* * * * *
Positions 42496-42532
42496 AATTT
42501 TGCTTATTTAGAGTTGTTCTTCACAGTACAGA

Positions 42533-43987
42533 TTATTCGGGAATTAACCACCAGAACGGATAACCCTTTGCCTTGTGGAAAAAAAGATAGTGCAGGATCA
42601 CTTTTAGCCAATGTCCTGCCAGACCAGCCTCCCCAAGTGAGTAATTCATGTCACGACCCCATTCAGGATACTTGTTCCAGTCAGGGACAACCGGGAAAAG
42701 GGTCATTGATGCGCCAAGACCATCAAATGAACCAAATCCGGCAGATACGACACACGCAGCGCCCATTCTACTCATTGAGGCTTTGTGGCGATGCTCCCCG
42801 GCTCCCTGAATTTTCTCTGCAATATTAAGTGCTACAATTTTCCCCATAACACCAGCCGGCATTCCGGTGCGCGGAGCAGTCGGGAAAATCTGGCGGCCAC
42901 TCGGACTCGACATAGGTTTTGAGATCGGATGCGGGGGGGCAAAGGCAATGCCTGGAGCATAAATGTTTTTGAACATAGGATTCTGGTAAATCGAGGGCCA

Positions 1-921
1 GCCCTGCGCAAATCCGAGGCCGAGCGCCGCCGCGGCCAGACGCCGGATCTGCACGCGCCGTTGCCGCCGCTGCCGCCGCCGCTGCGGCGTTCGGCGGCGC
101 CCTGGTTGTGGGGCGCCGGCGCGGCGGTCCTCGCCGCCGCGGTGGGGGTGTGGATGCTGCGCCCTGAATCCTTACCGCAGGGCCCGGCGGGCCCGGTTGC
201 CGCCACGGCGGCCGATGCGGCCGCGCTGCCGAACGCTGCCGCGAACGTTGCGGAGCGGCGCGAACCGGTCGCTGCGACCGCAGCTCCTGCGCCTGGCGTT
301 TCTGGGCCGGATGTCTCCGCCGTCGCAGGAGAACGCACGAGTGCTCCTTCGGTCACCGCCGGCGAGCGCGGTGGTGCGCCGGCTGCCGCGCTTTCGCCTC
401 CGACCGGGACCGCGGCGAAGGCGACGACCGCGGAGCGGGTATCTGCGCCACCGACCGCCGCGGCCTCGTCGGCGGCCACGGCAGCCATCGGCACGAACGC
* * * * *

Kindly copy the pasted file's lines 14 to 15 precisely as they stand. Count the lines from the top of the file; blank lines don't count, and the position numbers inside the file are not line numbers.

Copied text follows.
301 TCTGGGCCGGATGTCTCCGCCGTCGCAGGAGAACGCACGAGTGCTCCTTCGGTCACCGCCGGCGAGCGCGGTGGTGCGCCGGCTGCCGCGCTTTCGCCTC
401 CGACCGGGACCGCGGCGAAGGCGACGACCGCGGAGCGGGTATCTGCGCCACCGACCGCCGCGGCCTCGTCGGCGGCCACGGCAGCCATCGGCACGAACGC